Yom Sheini, 4 Adar 5778
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Shabbat Shalom with a Heart Health Dose of Torah--B'shalach

People are upset. Whichever the political ideology under which one falls, people are upset. No one is happy with the other side, and many not thrilled with their own. I stay puzzled and stuck in the reality that this great nation, founded upon the primacy of the people’s power and rights, should be mired in so much distrust and apathy. We take pride in being part of a community that stands up for justice, and while we have differing opinions on what makes something just or unjust, our tradition is to talk and share, and mutually grow. Most, unfortunately, most of the time, now, we jump to our own conclusion and then defend it against all others … often to the point of physical and/or emotional violence. Everyone complains about the tenor of our discourse. I have yet to hear anyone say that they like the way we are treating each other. We don’t do anything to fix the problems or to undo our anxiety against each other (or with the tenor of discourse), we just continue to scream at or dismiss each other.People are upset. Whichever the political ideology under which one falls, people are upset. No one is happy with the other side, and many not thrilled with their own. I stay puzzled and stuck in the reality that this great nation, founded upon the primacy of the people’s power and rights, should be mired in so much distrust and apathy. We take pride in being part of a community that stands up for justice, and while we have differing opinions on what makes something just or unjust, our tradition is to talk and share, and mutually grow. Most, unfortunately, most of the time, now, we jump to our own conclusion and then defend it against all others … often to the point of physical and/or emotional violence. Everyone complains about the tenor of our discourse. I have yet to hear anyone say that they like the way we are treating each other. We don’t do anything to fix the problems or to undo our anxiety against each other (or with the tenor of discourse), we just continue to scream at or dismiss each other.

It is with great relevancy that I read this week’s Torah portion. Amongst the many story lines included in it is the one about the Amalekites. As the children of Israel left Egypt and crossed the sea, the Amalekites attacked them from the rear flanks, nipping off the elderly and the children who could not keep up. The war that ensued witnessed Israel strength’s and abilities as they fought back the stronger adversary. The harshest difficulty that Israel faced was the destitution of its soul. So long as the soldiers could see Moses’s arms in the air cheering on the troops they waged miraculous battles, though they were outnumbered. When Moses’ arms fell to his side, exhausted from having held them up, the spirit of the troops fell, as well. Joshua and Caleb had to prop his arms up to keep the troops strong.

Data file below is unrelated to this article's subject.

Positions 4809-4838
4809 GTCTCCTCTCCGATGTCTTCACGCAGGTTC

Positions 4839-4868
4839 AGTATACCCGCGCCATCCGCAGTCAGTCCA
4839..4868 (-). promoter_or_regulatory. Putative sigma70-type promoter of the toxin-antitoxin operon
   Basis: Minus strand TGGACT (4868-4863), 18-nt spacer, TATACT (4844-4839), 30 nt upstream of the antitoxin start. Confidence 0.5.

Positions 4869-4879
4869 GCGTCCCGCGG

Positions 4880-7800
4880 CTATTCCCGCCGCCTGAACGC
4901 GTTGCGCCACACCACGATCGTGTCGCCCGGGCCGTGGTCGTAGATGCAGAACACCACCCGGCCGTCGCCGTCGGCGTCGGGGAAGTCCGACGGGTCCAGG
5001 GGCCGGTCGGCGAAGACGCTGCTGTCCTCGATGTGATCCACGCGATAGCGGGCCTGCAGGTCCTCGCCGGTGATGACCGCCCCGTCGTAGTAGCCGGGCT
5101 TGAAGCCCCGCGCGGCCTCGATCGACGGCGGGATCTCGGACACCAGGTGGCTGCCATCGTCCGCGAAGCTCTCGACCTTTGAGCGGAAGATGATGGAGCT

Every Israelite knew that this was a life and death war, an existential threat to the entire peoplehood. Families and children were at risk. Despite this harsh realization, it took an outside force, Moses’ arms waving, to motivate them to battle more intently.

I just returned from Israel. I led a group of 20 clergy on a mission to see what is happening there, debunking the agenda of myths of apartheid or unparalleled perfection in governance. Israel is a political being and is a blessing and still has enormous challenges. 

I had a conversation with a colleague there that this trip was Moses’ arms. The “Amalekites” are the one’s trying to hijack all Israel conversations into one extreme or the other. Where we are not vigilant to let people know that we are working hard to present more normal conversation, madness ensues. 
This same truth describes everything from our conversations on race, immigration, government, the National Football League, gender equality and orientation, and religion. Whether we believe that the people should know better, as we would have hoped with the Biblical Israelites fighting Amalek, we need to be the arms of hope held high. We need to talk with, work with, engage with, love with and listen to one in each other with a sense of radical amazement and always open hearts. It worked, it works, and it will work; opening up to each other is the path of hope into peace. For all who need the constant reminder, we need to keep our game face on and lovingly look forward to each new day. Shabbat Shalom.